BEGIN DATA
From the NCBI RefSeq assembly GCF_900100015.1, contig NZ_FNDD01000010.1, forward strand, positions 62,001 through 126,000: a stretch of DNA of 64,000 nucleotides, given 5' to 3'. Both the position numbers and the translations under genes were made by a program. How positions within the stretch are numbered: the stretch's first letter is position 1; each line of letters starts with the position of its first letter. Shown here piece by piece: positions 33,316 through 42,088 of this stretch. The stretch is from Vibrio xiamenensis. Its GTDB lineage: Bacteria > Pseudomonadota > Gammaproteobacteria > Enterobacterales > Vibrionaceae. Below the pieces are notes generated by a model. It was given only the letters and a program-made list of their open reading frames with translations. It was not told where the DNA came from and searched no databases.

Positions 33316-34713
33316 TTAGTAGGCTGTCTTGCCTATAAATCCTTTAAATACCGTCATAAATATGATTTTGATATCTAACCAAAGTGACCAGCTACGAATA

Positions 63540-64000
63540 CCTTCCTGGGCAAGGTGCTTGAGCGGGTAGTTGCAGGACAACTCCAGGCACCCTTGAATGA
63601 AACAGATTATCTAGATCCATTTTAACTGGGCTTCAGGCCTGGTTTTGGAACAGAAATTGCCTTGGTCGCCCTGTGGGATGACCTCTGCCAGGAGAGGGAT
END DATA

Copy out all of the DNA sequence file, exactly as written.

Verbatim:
From the NCBI RefSeq assembly GCF_900100015.1, contig NZ_FNDD01000010.1, forward strand, positions 62,001 through 126,000: a stretch of DNA of 64,000 nucleotides, given 5' to 3'. Both the position numbers and the translations under genes were made by a program. How positions within the stretch are numbered: the stretch's first letter is position 1; each line of letters starts with the position of its first letter. Shown here piece by piece: positions 33,316 through 42,088 of this stretch. The stretch is from Vibrio xiamenensis. Its GTDB lineage: Bacteria > Pseudomonadota > Gammaproteobacteria > Enterobacterales > Vibrionaceae. Below the pieces are notes generated by a model. It was given only the letters and a program-made list of their open reading frames with translations. It was not told where the DNA came from and searched no databases.

Positions 33316-34713
33316 TTAGTAGGCTGTCTTGCCTATAAATCCTTTAAATACCGTCATAAATATGATTTTGATATCTAACCAAAGTGACCAGCTACGAATA

Positions 63540-64000
63540 CCTTCCTGGGCAAGGTGCTTGAGCGGGTAGTTGCAGGACAACTCCAGGCACCCTTGAATGA
63601 AACAGATTATCTAGATCCATTTTAACTGGGCTTCAGGCCTGGTTTTGGAACAGAAATTGCCTTGGTCGCCCTGTGGGATGACCTCTGCCAGGAGAGGGAT